I’ve read all the books, watched all the movies and the TV episodes. My sister and I were even Holmes and Watson one Halloween. I try to apply his logic in my daily life — mostly just for fun. And still I have not been able to determine how Sherlock survived the Reichenbach Fall (a mystery that I’m so glad will be revealed tonight).  It’s much more than a three-pipe problem.

Konnikova is at least as much of an avid fan and brings her PhD in psychology to the Holmes stories.  She sets up the differences between a Holmesian mind and a Watson mind.  Watson is the sort of rational brain in its default mode (Although in her thesis I don’t think she gives Dr. Watson enough credit).  Holmes on the other hand has trained his brain to intake information differently, sort it in his mind’s “attic” and recall it very quickly in order to make the bewildering seem perfectly clear.

A Sidney Paget illustration, in which Sherlock practices 'distancing' and allows his mind to wander.
A Sidney Paget illustration, in which Sherlock practices ‘distancing’ and allows his mind to wander.

Konnikova employs the latest in brain research to show how our minds work (with a nod to Doyle for predicting it in his characters) and how they can be molded and taught to think differently.  She also approaches more theoretical ideas such as a psychological and physical distancing, and how removing ourselves from a situation can actually enhance our mind’s ability to make sense of it.

In essence, psychological distance accomplishes one major thing: it engages System Holmes. It forces quiet reflection.  Distancing has been shown to improve cognitive performance, from actual problem solving to the ability to exercise. ~Pg. 129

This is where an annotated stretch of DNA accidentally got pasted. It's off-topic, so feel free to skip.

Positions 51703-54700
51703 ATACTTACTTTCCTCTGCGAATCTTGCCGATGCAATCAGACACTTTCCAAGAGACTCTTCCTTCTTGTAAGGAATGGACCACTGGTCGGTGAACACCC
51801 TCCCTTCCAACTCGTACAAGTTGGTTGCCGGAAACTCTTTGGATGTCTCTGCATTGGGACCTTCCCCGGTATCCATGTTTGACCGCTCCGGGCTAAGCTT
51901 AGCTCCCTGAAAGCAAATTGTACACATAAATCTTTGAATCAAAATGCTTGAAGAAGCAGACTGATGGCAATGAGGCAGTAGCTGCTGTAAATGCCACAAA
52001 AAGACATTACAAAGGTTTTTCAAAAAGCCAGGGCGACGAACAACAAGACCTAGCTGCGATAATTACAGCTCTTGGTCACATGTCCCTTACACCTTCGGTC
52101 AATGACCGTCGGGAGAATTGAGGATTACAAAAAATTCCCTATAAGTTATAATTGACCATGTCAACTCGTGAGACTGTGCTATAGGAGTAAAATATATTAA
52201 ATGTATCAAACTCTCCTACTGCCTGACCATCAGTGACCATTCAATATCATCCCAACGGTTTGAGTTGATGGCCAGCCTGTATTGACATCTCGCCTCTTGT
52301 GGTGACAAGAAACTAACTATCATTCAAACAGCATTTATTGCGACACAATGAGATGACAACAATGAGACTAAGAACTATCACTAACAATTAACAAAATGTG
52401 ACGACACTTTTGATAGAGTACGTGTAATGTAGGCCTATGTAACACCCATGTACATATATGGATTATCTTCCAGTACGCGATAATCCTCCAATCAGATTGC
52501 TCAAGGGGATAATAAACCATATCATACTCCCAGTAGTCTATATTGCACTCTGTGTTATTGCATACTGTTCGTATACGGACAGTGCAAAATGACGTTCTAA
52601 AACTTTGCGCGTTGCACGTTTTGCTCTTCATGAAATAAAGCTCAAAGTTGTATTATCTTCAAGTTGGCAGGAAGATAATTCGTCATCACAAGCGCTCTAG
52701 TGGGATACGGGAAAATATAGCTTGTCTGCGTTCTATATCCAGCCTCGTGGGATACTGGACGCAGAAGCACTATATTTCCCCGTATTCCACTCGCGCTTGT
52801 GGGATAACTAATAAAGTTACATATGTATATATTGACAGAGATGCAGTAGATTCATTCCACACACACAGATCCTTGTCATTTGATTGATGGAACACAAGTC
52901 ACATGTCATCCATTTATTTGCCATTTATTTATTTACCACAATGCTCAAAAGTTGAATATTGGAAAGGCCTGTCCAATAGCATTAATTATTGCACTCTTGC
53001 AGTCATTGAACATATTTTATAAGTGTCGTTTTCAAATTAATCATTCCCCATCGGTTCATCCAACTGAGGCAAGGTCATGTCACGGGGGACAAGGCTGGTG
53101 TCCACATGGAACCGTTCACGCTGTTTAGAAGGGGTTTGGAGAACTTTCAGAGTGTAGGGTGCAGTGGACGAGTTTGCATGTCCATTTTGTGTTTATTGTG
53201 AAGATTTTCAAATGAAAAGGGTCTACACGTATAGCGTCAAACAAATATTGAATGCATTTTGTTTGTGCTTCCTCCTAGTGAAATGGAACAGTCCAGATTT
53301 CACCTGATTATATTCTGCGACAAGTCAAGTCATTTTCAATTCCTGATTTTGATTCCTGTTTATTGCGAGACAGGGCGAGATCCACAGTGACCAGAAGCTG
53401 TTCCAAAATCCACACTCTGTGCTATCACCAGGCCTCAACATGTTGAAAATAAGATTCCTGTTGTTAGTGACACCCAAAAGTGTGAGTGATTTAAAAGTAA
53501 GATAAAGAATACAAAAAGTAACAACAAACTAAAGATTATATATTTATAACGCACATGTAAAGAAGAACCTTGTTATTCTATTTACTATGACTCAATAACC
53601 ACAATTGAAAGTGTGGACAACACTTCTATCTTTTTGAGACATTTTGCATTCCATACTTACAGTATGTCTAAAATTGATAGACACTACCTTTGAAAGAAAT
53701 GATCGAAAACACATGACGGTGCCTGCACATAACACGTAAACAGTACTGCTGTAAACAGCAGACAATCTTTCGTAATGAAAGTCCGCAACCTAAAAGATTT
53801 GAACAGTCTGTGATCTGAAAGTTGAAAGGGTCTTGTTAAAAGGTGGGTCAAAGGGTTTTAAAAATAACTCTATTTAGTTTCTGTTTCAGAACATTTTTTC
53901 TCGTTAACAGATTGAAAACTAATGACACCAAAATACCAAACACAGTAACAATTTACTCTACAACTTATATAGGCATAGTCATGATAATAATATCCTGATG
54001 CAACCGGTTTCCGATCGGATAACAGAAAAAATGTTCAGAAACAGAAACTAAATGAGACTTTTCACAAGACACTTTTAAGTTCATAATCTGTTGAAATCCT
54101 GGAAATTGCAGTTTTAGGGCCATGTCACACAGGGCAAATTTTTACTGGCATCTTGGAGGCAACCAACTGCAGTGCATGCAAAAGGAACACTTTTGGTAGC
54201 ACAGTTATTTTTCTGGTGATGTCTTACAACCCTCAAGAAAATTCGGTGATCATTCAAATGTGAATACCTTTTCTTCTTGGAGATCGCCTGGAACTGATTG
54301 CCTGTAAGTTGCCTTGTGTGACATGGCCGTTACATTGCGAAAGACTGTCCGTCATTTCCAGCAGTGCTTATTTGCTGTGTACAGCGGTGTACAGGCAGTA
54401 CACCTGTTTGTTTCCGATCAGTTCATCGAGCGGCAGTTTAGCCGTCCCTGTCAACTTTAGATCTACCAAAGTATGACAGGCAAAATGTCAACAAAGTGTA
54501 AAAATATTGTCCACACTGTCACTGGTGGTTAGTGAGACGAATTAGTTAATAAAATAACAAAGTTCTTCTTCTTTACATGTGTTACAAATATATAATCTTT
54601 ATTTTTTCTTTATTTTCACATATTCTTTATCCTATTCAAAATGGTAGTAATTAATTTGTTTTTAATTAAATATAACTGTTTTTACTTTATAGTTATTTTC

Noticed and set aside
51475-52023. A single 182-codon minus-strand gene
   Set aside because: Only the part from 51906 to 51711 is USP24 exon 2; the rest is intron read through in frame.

This practice, coupled with patience can help unravel the most intricate knots:

Mindfulness and motivation are essential to successful deduction.  but essential never mean simple, nor does it mean sufficient.  even with Silver Blaze, Holmes, as focused and motivated as he is, finds it difficult to sift through all of the possible lines of thought. As he tells Watson once Silver Blaze is recovered, “I confess that any theories which I had formed from the newspaper reports were entirely erroneous.  And yet there were indications there, had they not been overlaid by other details which concealed their true import.” The separation of crucial and incidental, the backbone of any deduction, can be hard even for the best-trained minds. That’s why Holmes doesn’t run off based on his initial theories.  ~Pg. 176

Konnikova even includes a short chapter on Doyle himself and his belief in Spiritualism, using the Cottingley Fairy photographs as proof.

I do wish there had been a bit more of a checklist style appendix at the end.  All of the information was solid, she makes excellent points and she always brings it back to Sherlock.  But there is so much information that it is a bit overwhelming.  If I really want to know HOW to think like Sherlock (not just how Sherlock thinks, vs. how Watson thinks), I’d have to go back and make copious notes, pulling bits from the text itself.  Chapter 7 is an attempt at that but it is still entirely too in depth and wordy.  Just give us some exercises to try or ways to impress our friends.

The point remains that we see, but we do not observe.  Perhaps with the information in this book, we can become better observers.

Many thanks to Laura at Penguin for the review copy.


Paperback: 288 pages
Publisher: Penguin Books (December 31, 2013)
Language: English
ISBN-10: 014312434X
ISBN-13: 978-0143124344
Product Dimensions: 8.4 x 5.6 x 0.8 inches